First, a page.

PHILADELPHIA -- Gabe Kapler will not discuss the fact that time is running out on the Phillies, even if he is managing like it.He used 23 different players, including four shortstops, in Game 1 of Tuesday's doubleheader against the Nationals at Citizens Bank Park. Little worked in a 3-1 loss,
PHILADELPHIA -- Gabe Kapler will not discuss the fact that time is running out on the Phillies, even if he is managing like it.
He used 23 different players, including four shortstops, in Game 1 of Tuesday's doubleheader against the Nationals at Citizens Bank Park. Little worked in a 3-1 loss, which left the Phillies 5 1/2 games behind the Braves in the National League East with 19 games to play.
"When you have deeper rosters, you have more players, you have more bullets to fire," Kapler said. "You don't have to conserve. You can go after the moment and try to win that moment."
Does he like that about September baseball?
"I like winning," he said.
The Phillies have won just twice in nine games this month as their postseason chances dwindle. It is hard to remember, but the Phillies had the second-best record in the National League (63-48) on Aug. 5.
They are 11-21 since.
It should not have surprised anybody that Kapler got aggressive in Game 1. Phillies first baseman Justin Bour doubled in the first inning and walked in the fourth against Nationals right-hander Erick Fedde, who entered the game with a 6.00 ERA. Kapler had Scott Kingery pinch-run for Bour in the fourth.
Carlos Santana grounded into a double play to end the inning.
"Trying to win the baseball game as quickly as you can, trying to get on the board then have the pitchers protect the lead for you," Kapler said, explaining the decision to pinch-run for Bour. "The other thing that's really important to note -- and I can't stress it enough -- is the next time Bour comes up it's not necessarily their starting pitcher on the mound. At that point, they have three lefties to go to. So it's not Bour against Fedde necessarily the next time we go around. In fact, I think there's a high probability they match up if Bour is sitting in that spot. We have that in mind prior to the game."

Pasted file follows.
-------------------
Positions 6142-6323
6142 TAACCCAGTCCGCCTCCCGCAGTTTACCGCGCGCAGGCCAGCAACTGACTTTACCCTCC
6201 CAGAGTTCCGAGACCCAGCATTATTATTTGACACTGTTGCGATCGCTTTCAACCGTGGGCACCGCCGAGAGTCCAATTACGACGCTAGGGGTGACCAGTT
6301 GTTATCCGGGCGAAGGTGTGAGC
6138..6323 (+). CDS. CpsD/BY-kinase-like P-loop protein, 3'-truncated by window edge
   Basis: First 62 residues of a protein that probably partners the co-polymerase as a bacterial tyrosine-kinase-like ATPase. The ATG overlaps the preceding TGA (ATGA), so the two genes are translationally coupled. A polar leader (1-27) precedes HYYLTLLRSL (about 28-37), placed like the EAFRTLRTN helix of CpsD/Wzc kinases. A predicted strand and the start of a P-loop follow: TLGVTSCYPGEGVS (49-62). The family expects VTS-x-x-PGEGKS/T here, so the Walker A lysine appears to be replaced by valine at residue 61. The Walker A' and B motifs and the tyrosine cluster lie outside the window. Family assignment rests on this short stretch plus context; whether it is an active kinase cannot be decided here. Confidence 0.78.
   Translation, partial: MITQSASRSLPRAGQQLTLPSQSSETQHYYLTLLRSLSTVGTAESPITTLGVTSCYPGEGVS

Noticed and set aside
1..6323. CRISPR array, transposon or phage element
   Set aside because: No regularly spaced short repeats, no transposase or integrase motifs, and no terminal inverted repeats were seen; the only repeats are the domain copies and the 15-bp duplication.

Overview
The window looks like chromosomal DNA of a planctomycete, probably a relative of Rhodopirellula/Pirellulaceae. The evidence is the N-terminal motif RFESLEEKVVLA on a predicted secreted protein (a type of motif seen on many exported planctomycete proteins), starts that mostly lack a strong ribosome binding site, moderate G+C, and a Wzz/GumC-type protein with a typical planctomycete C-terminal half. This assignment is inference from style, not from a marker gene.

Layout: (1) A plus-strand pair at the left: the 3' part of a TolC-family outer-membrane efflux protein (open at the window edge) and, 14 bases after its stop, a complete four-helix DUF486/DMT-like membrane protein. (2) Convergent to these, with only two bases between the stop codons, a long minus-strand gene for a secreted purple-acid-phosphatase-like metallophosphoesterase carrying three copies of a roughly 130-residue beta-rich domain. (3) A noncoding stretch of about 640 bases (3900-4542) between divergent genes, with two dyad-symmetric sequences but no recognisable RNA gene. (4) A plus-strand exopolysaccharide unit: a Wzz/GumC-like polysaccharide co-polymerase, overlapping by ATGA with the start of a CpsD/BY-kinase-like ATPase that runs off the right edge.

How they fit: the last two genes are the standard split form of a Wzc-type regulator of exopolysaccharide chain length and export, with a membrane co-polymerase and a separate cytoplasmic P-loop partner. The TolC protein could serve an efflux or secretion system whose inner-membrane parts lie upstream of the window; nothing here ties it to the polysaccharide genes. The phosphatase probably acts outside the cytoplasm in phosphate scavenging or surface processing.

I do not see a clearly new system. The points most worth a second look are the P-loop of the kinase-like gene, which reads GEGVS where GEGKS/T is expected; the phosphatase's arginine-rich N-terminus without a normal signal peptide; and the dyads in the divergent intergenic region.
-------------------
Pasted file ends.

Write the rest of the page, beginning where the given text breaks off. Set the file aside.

Nationals catcher Spencer Kieboom hit the first homer of his career in the fifth, a solo shot to right field against Phillies right-hander Nick Pivetta. Fedde followed with a single.
Then Kapler went to his 15-man bullpen.
Left-hander Luis Avilan replaced Pivetta and struck out Adam Eaton. Right-hander Luis Garcia replaced Avilan and walked Trea Turner, putting runners on first and second. Left-hander Adam Morgan replaced Garcia and gave up a single to right field to Bryce Harper, allowing Fedde to score to make it 2-0.
The Phillies used four pitchers in the span of four batters.
"It gives you courage to be ultra-aggressive and try to win every moment of the game," said Kapler, who was booed when he replaced Garcia with Morgan.
But those moments have been few and far between the past few weeks. He hoped for better in Game 2, but time is running out.
MOMENTS THAT MATTERED
J.P. Crawford made a rare appearance in the eighth inning, hitting a pinch-hit double off the right-field wall, raising his batting average to .200. Crawford's 2018 season has been a disappointment.
Crawford entered the season as the everyday shortstop, but then missed more than a month because of a strained right forearm and nearly two months because of a broken left hand. Once he got healthy last month he was optioned to Triple-A Lehigh Valley, only to rejoin the team on Sept. 4. Crawford is expected to see minimal action while the Phillies' postseason chances remain alive.
Asdrubal Cabrera, Pedro Florimon, Kingery and Crawford each saw action at shortstop. The Phillies last used four different shortstops in a game on Sept. 23, 1962, in a loss to the Reds at Connie Mack Stadium (Tony Taylor, Billy Klaus, Ruben Amaro Sr. and Bobby Wine). They used a franchise-record five shortstops on May 8, 1949, in a loss to the Reds at Shibe Park (Granny Hamner, Putsy Caballero, Buddy Blattner, Ken Silvestri and Eddie Miller).
YOU GOTTA SEE THIS
Jorge Alfaro displayed his cannon arm in the seventh inning. Phillies right-hander Tommy Hunter threw a pitch to the backstop with Andrew Stevenson on first with two outs, but the ball bounced directly back to Alfaro. He made a 91.9 mph throw to second base to get Stevenson and end the inning. It was his third-hardest throw to second base this season, according to Statcast™.
HE SAID IT
"Speaking of time, we don't have time to sense anything other than preparing for the next game and really doing everything we possibly can to be ready and have all of our ducks in a row." -- Kapler, on the Phillies' deficit to Atlanta with 19 games to play
Phillies ace Aaron Nola (16-4, 2.29 ERA) faces Nationals right-hander Stephen Strasburg (7-7, 4.04 ERA) in Wednesday night's 7:05 p.m. ET series finale at Citizens Bank Park. Nola remains a National League Cy Young Award candidate in a three-pitcher race along with the Nationals' Max Scherzer and the Mets' Jacob deGrom.
Todd Zolecki has covered the Phillies since 2003, and for MLB.com since 2009. Follow him on Twitter, Instagram and Facebook.